What It Takes to Win a Major Public Sector Contract

A focus on "doing well by doing good" helped AMP Solar seal a deal with Canada's largest school board

Written by Alexandra Bosanac

In 2011, AMP Solar won a major contract with the Toronto District School Board—$450 million to install solar panel on the roofs of 523 schools, one of the largest that the board had ever tendered.

The school board would use the energy to power the school and to earn extra revenue by selling it back to the grid through a provincial program. It was not an easy contract to win, recalls David Rogers, the president and CEO of AMP Solar, which develops, owns and operates solar assets globally. The then two-year-old company was in competition with more than 50 solar energy firms that had also entered bids. When AMP was named the winner,it made national headlines.

The deal with the TDSB also helped push his company the #4 spot on the 2015 PROFIT 500 Ranking of Canada’s Fastest-Growing Companies. AMP Solar grew sales by a whopping 10,763% between 2009–2014, raking in revenues in the range of $20–50 million.

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“The deal was, ‘You lease our schools and pay us our lease rate, and we get to do whatever we want with that capital. You, the developer, have unfettered access to the rooftop, but anytime you’re doing any work you’re doing it within the guidelines of the school,’” recalls Rogers. The former Bay Street financier thought he could do them one better. During a walk-through of one of the participating schools, he noticed the roof was in dire need of repair. “There were buckets on the ground for the leaky roofs,” says Rogers. “If you’re a building owner, the biggest risks are holes in the roof and leaks.”

Rogers came back to the TDSB with a new offer—in lieu of paying rent to the board,AMP Solar would team up with a roofing company to help front some of the costs of the repairs. The board would get to keep the earnings from the panels and have some long overdue repairs made.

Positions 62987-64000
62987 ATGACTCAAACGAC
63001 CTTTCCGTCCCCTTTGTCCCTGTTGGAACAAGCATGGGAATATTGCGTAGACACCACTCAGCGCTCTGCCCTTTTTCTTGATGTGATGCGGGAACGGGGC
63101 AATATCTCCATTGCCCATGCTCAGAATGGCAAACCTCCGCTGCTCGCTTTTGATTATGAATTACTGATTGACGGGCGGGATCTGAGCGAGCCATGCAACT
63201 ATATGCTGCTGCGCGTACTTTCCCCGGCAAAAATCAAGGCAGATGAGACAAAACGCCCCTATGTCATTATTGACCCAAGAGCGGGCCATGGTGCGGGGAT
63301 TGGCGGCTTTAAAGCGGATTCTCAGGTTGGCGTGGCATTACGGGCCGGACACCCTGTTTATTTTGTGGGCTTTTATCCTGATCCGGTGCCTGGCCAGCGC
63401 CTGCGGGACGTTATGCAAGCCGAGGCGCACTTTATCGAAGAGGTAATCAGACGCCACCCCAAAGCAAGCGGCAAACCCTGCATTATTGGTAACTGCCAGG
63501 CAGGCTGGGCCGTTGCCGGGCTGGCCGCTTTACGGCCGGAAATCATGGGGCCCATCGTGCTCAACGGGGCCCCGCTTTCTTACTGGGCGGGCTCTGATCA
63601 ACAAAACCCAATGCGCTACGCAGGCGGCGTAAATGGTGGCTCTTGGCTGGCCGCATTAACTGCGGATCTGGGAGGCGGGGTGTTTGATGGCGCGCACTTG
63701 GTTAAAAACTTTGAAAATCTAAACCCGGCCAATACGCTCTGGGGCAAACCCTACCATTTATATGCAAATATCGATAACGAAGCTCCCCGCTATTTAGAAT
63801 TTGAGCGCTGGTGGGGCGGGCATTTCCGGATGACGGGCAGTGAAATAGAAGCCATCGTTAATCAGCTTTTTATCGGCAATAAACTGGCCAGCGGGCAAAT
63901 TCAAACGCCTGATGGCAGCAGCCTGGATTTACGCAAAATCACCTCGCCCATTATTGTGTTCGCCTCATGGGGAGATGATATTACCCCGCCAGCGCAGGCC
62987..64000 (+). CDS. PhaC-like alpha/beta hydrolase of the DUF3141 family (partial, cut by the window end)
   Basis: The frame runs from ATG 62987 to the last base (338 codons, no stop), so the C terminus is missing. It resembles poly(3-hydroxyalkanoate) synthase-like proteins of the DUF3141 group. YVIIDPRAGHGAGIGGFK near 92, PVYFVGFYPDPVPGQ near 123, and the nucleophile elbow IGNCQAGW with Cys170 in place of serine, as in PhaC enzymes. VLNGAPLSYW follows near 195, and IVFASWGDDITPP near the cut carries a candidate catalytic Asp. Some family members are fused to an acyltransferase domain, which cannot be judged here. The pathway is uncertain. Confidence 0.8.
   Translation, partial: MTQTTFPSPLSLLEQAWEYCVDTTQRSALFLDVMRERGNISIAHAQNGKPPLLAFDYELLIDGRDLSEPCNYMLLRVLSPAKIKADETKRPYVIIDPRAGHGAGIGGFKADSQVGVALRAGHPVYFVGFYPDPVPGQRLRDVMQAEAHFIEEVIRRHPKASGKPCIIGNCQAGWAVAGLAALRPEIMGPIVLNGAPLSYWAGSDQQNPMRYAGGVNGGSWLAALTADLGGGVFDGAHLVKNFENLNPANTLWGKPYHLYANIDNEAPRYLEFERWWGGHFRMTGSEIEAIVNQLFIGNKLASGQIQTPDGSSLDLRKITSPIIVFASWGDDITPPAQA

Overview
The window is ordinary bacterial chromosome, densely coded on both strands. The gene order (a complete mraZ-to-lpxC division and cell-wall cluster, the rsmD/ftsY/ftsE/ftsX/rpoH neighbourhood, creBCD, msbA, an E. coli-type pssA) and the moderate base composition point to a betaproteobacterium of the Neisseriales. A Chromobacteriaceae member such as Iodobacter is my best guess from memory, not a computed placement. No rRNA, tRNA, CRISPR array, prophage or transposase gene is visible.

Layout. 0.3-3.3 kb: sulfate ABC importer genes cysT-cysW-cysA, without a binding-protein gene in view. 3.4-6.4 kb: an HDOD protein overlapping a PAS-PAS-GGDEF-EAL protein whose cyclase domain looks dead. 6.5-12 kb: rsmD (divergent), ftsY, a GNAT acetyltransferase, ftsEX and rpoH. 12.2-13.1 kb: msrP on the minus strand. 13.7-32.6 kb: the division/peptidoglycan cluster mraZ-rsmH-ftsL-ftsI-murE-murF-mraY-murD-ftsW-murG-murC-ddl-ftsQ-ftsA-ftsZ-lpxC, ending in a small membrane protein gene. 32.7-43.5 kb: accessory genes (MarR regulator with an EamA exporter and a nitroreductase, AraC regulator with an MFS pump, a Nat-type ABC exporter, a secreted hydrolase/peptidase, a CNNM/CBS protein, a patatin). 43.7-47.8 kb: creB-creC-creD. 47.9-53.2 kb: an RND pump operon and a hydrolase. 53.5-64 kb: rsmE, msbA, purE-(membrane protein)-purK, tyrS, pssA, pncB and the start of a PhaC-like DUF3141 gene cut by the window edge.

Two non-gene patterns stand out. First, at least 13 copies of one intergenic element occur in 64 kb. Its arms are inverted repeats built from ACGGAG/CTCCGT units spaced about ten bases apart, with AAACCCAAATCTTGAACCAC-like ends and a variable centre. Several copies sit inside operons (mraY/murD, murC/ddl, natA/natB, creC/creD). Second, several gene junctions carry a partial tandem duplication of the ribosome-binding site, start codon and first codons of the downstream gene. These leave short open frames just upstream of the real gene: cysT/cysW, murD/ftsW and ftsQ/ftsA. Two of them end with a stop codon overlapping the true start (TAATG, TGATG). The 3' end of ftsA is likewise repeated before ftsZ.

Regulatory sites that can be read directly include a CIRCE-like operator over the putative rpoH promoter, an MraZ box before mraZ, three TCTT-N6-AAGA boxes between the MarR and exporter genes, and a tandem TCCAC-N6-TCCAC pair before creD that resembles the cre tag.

“We really did think about it and from a long-term standpoint.” says Rogers. “We thought, ‘What are people really going to require here if we’re going to propose to put solar on everyone’s rooftop over the next five years? What are the critical things people are going to worry about?’” The answer, he concluded, was finance and risk. “That’s when we put those two things together and that created the compelling story in the marketplace,” says Rogers. “Even though in hindsight it doesn’t seem that compelling, it wascompelling in Ontario.”

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Although it didn’t look that way from the outset, being a small, local company also ended up being an advantage for AMP Solar. “We could easily compete [with] guys that were global [but] that had small teams where Ontario really wasn’t their focus,” Rogers says. “They were much more focused in US or Europe and we were all in in Ontario.”

At publication time, the TDSB says 111 sites are now connected to the grid while another 40–50 sites are at different stages of construction.

Rogers remembers walking away from that deal feeling proud—not only had they’d scored a major win for their newly-minted company, but that he had made a difference. “The critical mantras around here is ‘doing well by doing good.’ We can see from our work that we’re impacting the environment in a positive way.”says Rogers. “Who would’ve thought we could actually make a real change in the classroom?”


Has your company ever won or bid on a major public sector contract? What was your strategy for working with government? Share your tips and experiences by commenting below.

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